The Warriors have two of the top-five head coaches in the NBA. They won’t after this season, because some team (the Lakers seem like an obvious choice, if they can get out of their own way) will hire Luke Walton away. But Walton is the head coach of the best team on the planet for the time being. And after Golden State beat the Utah Jazz with defense, Walton got his Miles Davis on.
“As far as the execution, it’s tough with us because … we give our players so much freedom. There’s not structure as to where ‘you should be here’ every time so you can get on ‘em.
“We want the creativity. We feel like their creativity is part of what makes us great. Of course when you don’t have a set of rules, there’s gonna be times where somebody reads something, someone else reads it differently, and it gets sloppy out there. But at the same time, we use that to grow from, and get practice doing it. So when you get in a seven-game series, teams have a tougher time scouting you, because there’s not one set of things that you’re doing.”
The Warriors are the Second City improv troupe. Scratch that — they’re the hottest jazz band on the planet. The only way to beat them is to slow the game down. Make it boring. The Warriors have two choices.
- Spend every waking hour figuring out ways to counter slower, bigger teams with basketball born out of safety and precision.
- Continue to push the boundaries past everyone’s comfort level.
Based on Walton’s borderline-poetic postgame quote, it’s pretty clear which fork in the road the Warriors have taken. This doesn’t mean they’ll throw silly pass upon silly pass and hope the entire operation somehow crystallizes into some sort of Black Swan zenith. They know better than all of us, who watch from our chairs and couches, that anticipation, effort and anger have as much to do with their future success as the balletic moves that at times seem like the product of otherworldly genetics and mind-altering substances.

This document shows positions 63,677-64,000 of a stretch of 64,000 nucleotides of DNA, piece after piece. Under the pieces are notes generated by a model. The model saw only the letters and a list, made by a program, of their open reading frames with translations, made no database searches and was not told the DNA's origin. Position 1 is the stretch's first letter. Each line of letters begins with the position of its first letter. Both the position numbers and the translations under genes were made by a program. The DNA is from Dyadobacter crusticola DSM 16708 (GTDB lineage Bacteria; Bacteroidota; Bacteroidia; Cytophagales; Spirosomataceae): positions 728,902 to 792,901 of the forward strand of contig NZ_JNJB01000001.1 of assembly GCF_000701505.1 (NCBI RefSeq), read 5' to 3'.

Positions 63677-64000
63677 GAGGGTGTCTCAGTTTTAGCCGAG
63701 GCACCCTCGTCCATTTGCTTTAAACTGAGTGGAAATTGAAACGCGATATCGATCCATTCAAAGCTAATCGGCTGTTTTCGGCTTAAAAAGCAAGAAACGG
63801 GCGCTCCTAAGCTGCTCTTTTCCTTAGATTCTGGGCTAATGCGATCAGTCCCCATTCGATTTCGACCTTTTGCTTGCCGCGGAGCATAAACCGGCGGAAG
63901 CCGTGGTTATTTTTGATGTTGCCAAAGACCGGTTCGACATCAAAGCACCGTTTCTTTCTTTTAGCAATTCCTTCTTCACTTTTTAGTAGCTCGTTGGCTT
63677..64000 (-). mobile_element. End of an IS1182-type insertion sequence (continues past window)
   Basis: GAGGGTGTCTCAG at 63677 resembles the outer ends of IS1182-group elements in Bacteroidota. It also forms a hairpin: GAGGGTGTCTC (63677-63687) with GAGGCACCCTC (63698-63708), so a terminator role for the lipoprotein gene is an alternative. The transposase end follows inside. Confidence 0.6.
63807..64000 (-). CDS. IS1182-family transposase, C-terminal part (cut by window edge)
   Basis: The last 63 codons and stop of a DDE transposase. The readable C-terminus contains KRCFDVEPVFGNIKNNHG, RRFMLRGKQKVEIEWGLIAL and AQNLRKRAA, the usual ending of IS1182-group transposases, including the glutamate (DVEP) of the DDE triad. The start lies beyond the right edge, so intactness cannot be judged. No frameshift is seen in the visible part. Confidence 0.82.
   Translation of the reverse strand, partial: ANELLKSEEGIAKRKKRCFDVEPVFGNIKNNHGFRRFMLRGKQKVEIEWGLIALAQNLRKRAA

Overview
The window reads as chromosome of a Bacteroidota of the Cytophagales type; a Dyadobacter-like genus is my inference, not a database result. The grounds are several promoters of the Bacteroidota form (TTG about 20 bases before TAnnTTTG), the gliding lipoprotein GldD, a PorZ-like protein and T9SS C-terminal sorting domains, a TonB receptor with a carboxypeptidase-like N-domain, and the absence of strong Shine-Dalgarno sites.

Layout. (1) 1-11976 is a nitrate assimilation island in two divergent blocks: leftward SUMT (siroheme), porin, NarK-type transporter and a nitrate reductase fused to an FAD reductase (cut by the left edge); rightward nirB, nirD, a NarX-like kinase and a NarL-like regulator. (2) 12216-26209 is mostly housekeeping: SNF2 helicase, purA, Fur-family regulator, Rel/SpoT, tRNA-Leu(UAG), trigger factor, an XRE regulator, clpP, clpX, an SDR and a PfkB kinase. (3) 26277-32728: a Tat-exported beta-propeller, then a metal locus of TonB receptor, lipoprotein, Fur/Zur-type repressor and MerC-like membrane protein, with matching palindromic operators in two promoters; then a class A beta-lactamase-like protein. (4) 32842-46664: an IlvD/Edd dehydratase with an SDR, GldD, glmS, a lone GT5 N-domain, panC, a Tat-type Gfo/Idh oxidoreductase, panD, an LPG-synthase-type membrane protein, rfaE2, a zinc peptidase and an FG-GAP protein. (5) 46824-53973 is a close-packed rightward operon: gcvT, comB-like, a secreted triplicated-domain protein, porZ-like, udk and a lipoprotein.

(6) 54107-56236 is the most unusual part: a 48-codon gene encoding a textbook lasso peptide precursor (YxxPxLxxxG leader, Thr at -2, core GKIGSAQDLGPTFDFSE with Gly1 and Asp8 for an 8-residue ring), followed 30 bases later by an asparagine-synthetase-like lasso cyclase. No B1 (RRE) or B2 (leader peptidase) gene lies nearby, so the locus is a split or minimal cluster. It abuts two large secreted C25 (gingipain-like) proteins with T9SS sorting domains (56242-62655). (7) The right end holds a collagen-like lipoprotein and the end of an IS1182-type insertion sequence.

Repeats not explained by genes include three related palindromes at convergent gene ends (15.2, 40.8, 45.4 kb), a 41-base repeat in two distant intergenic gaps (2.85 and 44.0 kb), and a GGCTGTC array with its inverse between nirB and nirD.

That’s where the Warriors meet head-on with what they’ve been over this season’s first 28 games. They’re 27-1, but that’s not their personality. They want to prove the world wrong, but they aren’t perfectionists. That record is too buttoned-up. If they’re trying to push the past their own boundaries, they’ll need to stumble a time or two. So maybe the loss in Milwaukee was a blessing of sorts. If they feel freer without the streak, all the better.
And that’s not just offensively, either. The season ebbs and flows, just like a jazz record. After a four-day intermission, the Warriors are clearly back on that defensive kick. And just in time, with Cleveland coming to town.
Kerr and Walton are receptive individuals, otherwise the Warriors wouldn’t be able to do this. Sure, Steph Curry is an alien and Draymond Green is the strongest, craziest adhesive around. But it takes a love of basketball and the ability to suppress one’s ego to take the best from so many excellent coaches, while allowing the players to take it from there.
Kerr is a Gregg Popovich disciple.
Kerr and Walton both played for Phil Jackson.
Whenever you’re wondering why the Warriors are experimenting with a lineup that hurts to watch for more than 30 seconds, that’s Jackson, who sees the regular season not as a time to set records, but as a time to embrace chaos and challenge role players who might otherwise let another season slip away. Jackson pushed for victory in the final minutes of every game as a head coach, but he never saw tragedy in regular season losses if he saw a glimmer from someone on that bench — someone whose fear was dissipating to the point where he could be counted on after the *actual* season began. Or, on many other occasions, unbridled anger from the team’s brightest stars.
That’s probably simplifying things too much. Mike D’Antoni also deserves credit. Don Nelson might deserve even more. But when you think of all of these great coaches, one thing stands out, as clear as a cloudless, crisp, breezy Northern California day in early-Spring. These are the best coaches in the world, and they’re the best at letting go. There’s ego in that, too.